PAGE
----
Gair, Gair, Conason, Rubinowitz, Bloom, Hershenhorn, Steigman & Mackauf is a New York Plaintiff's personal injury law firm specializing in automobile accidents, construction accidents, medical malpractice, products liability, police misconduct and all types of New York personal injury litigation.

Articles Posted in Auto Accidents

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car_seat_safety.jpgLATCH stands for “Lower Anchors and Tethers for Children”. They became mandatory in vehicles in 2002 to help parents better secure the baby seat in the car and eliminate seat belt incompatibility. Pursuant to the actual law the lower anchors are designed to support a maximum weight of 65 lbs. Most parents are not aware that this weight includes the child and the child seat. When the total weight exceeds 65 lbs the child seat must be secured with the car seatbelt.

In order to make this information clear to parents the new LATCH law effective in February 2014, will require child seat manufacturers to modify their label to make sure parents understand that their child weight determines how long they can use the lower anchors.

This legislation was heavily pushed by automakers in order to protect themselves from product liability lawsuits as baby seats these days are heavier than those manufactured in 2002 and are putting increased strain on the lower anchors.

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If you are considering buying a new car that is safe for you and your family, you should definitely look at some of the new American automakers models. According to Consumer Reports, the revamped 2014 Chevrolet Impala takes on the world. Other “Made in USA” models that have been receiving excellent ranking are the Chrysler 300, Ford Escape and Fusion as well as the Jeep Grand Cherokee.

The Chevy Sedan improvement is a real surprise. Its ranking went from 64 to 93 to become the ConsumerReports’ highest scoring sedan, a ranking never achieved in the last 20 years by an American sedan.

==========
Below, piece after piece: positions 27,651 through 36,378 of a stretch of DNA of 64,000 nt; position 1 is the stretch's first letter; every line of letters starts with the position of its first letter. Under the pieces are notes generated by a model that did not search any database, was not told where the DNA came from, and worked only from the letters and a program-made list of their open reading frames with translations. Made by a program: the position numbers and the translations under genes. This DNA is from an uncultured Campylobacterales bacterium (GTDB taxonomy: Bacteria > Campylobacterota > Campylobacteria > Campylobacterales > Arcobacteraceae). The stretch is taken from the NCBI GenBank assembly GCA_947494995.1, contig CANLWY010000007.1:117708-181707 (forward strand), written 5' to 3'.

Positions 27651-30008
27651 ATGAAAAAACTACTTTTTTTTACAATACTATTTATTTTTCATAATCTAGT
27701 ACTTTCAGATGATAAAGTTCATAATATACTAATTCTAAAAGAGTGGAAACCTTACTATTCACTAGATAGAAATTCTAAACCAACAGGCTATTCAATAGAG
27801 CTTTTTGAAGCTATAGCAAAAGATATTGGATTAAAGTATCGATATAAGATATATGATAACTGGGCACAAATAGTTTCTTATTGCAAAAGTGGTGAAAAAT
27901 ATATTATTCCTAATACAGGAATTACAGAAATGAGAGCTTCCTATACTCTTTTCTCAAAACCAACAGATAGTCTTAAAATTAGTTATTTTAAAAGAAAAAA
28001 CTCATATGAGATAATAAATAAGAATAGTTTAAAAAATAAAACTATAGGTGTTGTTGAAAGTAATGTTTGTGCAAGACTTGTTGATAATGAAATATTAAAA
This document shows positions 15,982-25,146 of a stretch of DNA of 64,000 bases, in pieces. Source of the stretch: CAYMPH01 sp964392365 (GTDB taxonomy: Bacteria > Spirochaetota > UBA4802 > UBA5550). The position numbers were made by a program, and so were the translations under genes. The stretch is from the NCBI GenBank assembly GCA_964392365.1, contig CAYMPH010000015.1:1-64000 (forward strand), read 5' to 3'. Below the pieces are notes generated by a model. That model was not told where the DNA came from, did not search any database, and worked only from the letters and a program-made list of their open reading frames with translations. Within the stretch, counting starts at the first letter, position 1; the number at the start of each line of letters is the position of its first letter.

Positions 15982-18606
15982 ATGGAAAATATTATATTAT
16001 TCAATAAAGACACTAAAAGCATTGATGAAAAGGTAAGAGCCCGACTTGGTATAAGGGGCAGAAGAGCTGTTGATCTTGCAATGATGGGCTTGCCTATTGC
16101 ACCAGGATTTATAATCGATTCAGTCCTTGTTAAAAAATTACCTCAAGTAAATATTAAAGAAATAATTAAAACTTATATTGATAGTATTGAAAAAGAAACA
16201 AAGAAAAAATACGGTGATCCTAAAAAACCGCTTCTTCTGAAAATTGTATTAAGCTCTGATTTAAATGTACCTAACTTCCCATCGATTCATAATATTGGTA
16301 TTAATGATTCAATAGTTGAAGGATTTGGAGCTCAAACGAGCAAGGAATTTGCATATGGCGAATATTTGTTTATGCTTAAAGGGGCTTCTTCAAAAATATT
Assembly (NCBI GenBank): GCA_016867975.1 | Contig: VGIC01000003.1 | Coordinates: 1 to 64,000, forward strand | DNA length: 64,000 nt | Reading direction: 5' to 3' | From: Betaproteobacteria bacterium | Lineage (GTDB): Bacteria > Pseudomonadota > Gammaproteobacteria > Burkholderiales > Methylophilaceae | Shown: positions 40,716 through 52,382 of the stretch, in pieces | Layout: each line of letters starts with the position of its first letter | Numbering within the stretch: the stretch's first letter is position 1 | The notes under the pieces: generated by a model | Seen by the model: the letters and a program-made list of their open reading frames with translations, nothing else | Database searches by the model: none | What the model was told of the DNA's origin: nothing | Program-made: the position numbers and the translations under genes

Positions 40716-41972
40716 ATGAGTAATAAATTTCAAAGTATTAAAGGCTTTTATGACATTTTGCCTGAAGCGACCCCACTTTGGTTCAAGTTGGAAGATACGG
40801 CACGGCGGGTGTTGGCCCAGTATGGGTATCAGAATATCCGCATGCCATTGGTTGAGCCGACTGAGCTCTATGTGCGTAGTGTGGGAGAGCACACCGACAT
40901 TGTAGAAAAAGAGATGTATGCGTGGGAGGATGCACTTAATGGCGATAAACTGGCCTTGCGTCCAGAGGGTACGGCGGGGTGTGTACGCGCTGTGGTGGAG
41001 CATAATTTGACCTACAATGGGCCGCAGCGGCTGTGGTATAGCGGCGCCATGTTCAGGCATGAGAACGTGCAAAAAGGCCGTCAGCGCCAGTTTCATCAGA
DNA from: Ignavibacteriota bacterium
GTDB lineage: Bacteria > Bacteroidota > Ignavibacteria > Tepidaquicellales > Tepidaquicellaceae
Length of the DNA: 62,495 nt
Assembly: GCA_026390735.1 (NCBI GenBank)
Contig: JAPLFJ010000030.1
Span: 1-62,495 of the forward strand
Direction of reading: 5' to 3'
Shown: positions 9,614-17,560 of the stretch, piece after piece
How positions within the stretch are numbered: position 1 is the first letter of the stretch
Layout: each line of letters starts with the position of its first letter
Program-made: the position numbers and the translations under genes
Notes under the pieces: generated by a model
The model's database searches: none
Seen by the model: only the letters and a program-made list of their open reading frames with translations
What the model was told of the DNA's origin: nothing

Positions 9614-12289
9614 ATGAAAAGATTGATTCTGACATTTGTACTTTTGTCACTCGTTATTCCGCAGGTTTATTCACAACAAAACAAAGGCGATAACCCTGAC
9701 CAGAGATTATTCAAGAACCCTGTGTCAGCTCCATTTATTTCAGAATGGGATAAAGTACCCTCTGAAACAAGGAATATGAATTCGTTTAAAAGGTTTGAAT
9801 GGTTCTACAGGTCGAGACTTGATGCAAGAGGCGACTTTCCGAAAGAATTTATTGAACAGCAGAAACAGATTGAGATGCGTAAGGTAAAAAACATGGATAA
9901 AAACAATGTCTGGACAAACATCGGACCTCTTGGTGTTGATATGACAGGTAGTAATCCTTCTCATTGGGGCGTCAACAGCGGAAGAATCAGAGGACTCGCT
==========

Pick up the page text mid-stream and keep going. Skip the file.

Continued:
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internationalroadsafety.jpg85% of car accidents worldwide happen in developing countries and 25,000 of the deaths involve tourists. The Center for Disease Control is asking Americans who are vacationing abroad to exercise extra precautions if they decide to drive a car during their stay. Very often roads in low incomes countries are poorly maintained and traffic laws are not sufficiently enforced. In case of an accident, emergency services may not be as fast as in developed countries, increasing the risk of a fatality. Adding to that the level of care may not be up to the level of US standards.

Making sure you know the local traffic rules or avoiding driving at night are among a CDC list of measures that may help minimize your risk of being injured in a car crash while you are on vacation.

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A 61 year old man was crossing the road when a NYPD van hit him. The accident took place on Broadway at Hooper St. under the elevated J line in Williamsburg, Brooklyn, New York. The poor man was declared dead when he arrived to the hospital.
Read the story in the Daily News